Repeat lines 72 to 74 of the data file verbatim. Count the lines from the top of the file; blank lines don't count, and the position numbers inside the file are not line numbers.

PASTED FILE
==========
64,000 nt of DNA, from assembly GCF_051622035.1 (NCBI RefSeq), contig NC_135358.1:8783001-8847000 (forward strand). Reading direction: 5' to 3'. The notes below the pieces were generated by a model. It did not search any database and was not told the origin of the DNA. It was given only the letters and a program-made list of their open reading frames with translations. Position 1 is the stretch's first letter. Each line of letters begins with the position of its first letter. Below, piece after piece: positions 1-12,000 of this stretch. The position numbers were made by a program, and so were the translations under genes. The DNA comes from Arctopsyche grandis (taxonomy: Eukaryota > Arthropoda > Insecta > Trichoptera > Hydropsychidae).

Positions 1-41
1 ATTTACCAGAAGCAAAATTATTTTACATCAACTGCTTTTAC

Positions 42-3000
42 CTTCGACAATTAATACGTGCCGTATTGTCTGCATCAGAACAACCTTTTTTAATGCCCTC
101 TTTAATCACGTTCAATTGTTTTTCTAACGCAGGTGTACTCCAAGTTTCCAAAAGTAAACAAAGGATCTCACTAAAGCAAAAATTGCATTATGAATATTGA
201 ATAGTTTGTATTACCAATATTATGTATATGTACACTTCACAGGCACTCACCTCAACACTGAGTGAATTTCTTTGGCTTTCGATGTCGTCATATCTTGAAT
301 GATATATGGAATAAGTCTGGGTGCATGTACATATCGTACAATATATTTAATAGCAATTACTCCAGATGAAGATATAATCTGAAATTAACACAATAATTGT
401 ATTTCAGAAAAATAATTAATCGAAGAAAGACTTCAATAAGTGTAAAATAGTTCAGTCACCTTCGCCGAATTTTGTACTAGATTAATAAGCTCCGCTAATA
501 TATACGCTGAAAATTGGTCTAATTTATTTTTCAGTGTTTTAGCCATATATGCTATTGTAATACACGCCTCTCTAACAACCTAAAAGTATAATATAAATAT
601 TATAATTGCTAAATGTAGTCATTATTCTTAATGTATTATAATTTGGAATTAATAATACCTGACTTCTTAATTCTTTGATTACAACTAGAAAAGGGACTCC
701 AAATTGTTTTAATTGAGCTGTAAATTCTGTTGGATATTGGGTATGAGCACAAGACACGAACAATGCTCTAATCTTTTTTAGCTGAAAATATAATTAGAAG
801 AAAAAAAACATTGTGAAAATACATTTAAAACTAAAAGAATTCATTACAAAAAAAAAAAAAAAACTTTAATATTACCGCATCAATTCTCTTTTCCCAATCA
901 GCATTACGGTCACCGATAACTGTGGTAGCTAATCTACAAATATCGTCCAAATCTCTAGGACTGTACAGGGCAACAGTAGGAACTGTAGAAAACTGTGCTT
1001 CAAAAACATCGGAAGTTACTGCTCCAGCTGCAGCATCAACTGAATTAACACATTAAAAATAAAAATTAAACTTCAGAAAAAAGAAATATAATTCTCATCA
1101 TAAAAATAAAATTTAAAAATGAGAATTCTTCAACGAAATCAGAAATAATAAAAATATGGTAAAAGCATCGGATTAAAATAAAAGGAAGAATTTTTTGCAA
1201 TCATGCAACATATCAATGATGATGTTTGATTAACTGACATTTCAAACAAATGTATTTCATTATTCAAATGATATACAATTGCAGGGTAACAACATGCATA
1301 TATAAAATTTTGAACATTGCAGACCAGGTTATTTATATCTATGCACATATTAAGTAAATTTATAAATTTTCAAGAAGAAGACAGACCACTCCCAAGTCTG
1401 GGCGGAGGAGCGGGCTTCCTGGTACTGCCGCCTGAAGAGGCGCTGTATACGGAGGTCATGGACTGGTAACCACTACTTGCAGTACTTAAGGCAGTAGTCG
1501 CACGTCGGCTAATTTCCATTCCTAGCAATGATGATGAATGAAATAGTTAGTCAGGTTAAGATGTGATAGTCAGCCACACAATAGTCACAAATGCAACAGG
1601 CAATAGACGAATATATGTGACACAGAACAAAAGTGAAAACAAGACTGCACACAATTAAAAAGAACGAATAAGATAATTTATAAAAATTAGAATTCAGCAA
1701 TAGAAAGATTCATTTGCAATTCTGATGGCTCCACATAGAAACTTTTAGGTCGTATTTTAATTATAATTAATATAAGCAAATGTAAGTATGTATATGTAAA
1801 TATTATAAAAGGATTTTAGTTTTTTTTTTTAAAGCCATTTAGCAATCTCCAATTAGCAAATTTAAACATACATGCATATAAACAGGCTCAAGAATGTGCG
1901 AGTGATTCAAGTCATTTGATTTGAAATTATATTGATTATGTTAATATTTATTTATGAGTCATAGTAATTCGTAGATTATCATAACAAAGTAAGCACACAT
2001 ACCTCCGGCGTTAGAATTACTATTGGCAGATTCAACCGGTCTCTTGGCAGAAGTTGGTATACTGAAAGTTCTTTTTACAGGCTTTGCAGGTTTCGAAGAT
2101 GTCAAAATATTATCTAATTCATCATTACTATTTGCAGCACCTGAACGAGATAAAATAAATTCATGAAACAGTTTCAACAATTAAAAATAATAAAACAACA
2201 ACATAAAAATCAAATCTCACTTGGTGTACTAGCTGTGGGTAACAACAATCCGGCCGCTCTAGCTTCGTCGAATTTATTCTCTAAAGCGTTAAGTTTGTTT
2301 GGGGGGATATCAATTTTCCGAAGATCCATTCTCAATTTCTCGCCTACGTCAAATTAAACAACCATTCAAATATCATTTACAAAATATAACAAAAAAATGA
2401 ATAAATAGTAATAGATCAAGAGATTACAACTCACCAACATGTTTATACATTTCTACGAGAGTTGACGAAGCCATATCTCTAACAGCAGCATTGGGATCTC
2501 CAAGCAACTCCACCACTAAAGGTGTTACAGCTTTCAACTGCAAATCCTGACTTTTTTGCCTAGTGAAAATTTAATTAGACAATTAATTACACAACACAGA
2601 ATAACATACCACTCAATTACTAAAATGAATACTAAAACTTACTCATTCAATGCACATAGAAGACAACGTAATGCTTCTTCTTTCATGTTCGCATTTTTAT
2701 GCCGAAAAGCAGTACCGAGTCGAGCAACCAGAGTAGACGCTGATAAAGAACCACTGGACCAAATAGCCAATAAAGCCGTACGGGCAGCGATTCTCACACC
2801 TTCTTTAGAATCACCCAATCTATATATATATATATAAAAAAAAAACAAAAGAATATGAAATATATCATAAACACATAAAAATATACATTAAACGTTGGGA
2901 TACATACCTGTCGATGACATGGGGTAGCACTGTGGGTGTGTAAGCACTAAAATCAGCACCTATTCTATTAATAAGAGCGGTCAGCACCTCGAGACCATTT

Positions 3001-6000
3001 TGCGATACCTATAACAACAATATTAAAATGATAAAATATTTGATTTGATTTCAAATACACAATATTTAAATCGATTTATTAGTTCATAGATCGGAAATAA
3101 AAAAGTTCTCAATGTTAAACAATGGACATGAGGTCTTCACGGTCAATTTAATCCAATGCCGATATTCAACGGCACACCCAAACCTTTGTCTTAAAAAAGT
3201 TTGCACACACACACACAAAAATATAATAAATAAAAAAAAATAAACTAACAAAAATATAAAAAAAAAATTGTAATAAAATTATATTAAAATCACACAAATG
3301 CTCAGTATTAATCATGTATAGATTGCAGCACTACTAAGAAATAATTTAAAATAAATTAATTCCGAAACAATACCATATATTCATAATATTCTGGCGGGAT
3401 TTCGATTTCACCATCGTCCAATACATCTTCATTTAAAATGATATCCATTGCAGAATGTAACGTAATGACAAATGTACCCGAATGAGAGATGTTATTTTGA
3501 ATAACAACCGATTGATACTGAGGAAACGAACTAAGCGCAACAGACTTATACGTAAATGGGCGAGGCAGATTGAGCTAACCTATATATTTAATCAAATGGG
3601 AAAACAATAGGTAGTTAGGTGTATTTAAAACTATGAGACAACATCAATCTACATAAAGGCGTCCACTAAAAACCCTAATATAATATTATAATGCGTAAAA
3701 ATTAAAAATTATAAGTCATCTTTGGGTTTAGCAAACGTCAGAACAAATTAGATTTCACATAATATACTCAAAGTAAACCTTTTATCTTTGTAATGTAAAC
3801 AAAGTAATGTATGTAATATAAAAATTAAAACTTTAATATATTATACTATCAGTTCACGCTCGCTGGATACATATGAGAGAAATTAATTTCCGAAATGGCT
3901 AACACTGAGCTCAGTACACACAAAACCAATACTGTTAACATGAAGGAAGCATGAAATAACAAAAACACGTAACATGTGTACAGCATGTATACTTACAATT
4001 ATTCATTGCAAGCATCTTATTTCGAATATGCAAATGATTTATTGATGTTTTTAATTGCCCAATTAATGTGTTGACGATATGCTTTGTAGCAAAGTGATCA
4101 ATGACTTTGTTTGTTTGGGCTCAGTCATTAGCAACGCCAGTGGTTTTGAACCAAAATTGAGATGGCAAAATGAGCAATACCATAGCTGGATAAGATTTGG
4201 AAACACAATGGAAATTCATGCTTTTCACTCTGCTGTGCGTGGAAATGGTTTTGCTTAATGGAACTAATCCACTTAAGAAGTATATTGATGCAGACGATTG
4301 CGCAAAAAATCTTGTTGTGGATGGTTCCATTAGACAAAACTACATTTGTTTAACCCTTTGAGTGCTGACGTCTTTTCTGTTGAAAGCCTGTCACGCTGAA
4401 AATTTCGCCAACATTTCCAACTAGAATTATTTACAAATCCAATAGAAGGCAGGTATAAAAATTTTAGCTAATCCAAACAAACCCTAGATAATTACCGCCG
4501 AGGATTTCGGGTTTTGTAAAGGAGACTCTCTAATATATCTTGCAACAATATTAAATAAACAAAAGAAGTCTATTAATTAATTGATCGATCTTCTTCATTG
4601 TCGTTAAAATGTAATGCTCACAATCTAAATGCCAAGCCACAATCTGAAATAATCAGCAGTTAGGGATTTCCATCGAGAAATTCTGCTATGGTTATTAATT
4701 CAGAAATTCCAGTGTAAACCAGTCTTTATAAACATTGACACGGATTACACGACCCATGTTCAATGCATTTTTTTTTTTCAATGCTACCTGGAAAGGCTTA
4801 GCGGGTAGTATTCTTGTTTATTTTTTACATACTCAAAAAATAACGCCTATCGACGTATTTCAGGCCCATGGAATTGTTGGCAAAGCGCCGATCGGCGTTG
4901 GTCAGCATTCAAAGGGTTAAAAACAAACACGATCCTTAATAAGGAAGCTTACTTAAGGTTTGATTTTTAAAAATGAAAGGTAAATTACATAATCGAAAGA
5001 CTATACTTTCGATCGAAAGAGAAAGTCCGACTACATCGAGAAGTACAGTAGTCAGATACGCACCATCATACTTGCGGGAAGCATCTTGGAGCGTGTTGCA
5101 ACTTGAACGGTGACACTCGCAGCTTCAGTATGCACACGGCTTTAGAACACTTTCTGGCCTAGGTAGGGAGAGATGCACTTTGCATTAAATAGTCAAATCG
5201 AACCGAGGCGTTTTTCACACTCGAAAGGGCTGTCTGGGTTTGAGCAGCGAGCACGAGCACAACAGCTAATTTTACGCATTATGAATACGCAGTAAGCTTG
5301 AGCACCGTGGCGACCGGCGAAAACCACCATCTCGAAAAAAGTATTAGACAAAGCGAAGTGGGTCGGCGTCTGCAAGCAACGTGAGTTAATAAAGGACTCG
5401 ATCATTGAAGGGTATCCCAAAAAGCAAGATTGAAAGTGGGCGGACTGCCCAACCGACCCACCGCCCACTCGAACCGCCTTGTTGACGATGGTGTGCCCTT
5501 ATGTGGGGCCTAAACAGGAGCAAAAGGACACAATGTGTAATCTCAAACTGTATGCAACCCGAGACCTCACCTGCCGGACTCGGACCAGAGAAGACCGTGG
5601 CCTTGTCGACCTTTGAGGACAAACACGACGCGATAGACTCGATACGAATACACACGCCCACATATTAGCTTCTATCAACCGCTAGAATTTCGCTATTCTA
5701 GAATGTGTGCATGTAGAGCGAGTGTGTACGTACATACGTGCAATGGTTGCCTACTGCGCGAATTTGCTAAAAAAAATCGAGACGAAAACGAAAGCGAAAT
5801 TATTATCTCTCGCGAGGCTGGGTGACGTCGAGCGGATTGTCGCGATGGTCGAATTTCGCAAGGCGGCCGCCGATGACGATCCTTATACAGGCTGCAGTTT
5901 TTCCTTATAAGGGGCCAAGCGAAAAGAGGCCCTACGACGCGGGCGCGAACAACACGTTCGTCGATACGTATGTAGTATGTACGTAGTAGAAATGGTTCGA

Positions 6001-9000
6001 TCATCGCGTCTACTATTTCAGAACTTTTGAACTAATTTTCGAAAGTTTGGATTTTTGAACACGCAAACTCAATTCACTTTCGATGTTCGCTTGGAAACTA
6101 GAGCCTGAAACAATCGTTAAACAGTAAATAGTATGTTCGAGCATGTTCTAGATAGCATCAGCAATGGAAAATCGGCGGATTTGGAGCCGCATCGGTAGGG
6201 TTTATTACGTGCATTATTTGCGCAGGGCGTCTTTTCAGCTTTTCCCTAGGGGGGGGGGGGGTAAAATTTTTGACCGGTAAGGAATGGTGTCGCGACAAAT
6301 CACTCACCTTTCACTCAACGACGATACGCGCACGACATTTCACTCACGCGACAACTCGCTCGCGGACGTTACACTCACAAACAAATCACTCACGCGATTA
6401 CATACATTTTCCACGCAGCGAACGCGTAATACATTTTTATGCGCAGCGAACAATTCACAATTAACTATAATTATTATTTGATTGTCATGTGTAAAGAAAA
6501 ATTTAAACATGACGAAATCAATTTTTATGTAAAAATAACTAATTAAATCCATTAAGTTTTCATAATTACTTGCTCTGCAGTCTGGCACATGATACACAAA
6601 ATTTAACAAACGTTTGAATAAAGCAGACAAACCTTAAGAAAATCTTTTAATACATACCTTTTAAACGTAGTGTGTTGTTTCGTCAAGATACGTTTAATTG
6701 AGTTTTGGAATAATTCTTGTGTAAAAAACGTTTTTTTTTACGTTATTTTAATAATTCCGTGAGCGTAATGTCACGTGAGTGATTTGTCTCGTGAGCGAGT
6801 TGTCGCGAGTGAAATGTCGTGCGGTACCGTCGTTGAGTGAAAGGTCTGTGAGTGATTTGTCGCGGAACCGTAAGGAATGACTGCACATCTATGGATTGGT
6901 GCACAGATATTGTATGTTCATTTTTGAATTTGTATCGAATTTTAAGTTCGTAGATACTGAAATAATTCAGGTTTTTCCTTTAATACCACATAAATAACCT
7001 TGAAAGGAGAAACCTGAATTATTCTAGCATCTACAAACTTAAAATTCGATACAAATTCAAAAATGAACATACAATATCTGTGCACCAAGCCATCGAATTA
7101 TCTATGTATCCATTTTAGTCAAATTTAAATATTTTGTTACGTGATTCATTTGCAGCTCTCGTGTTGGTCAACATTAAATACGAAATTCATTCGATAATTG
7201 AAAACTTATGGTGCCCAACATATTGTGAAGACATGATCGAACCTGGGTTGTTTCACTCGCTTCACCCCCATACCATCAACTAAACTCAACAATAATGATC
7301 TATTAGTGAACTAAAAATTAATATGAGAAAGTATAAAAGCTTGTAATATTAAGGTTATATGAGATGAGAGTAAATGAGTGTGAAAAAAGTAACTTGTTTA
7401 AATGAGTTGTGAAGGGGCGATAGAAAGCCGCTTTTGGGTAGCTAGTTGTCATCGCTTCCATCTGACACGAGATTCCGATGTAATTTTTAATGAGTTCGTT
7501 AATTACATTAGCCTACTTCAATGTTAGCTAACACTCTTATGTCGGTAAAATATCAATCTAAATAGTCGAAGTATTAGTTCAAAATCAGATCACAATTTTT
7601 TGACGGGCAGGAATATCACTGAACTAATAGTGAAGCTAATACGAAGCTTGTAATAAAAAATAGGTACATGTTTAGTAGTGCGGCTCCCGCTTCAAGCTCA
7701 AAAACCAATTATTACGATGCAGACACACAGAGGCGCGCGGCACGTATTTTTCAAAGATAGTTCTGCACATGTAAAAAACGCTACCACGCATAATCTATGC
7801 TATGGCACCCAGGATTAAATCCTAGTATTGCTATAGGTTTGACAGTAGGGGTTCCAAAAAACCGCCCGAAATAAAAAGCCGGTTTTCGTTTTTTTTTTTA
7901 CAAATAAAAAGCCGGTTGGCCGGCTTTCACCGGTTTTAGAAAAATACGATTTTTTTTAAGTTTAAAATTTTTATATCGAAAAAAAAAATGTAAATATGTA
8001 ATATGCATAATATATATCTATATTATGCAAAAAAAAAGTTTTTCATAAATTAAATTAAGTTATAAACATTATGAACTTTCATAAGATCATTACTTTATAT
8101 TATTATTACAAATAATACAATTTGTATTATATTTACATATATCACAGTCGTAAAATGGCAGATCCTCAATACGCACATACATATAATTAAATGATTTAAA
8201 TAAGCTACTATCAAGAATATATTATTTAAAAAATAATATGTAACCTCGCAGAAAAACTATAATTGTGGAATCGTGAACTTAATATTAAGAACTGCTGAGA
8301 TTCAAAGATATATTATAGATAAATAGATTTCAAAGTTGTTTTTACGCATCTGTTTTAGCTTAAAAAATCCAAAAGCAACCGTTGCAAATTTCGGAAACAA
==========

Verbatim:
6501 ATTTAAACATGACGAAATCAATTTTTATGTAAAAATAACTAATTAAATCCATTAAGTTTTCATAATTACTTGCTCTGCAGTCTGGCACATGATACACAAA
6601 ATTTAACAAACGTTTGAATAAAGCAGACAAACCTTAAGAAAATCTTTTAATACATACCTTTTAAACGTAGTGTGTTGTTTCGTCAAGATACGTTTAATTG
6701 AGTTTTGGAATAATTCTTGTGTAAAAAACGTTTTTTTTTACGTTATTTTAATAATTCCGTGAGCGTAATGTCACGTGAGTGATTTGTCTCGTGAGCGAGT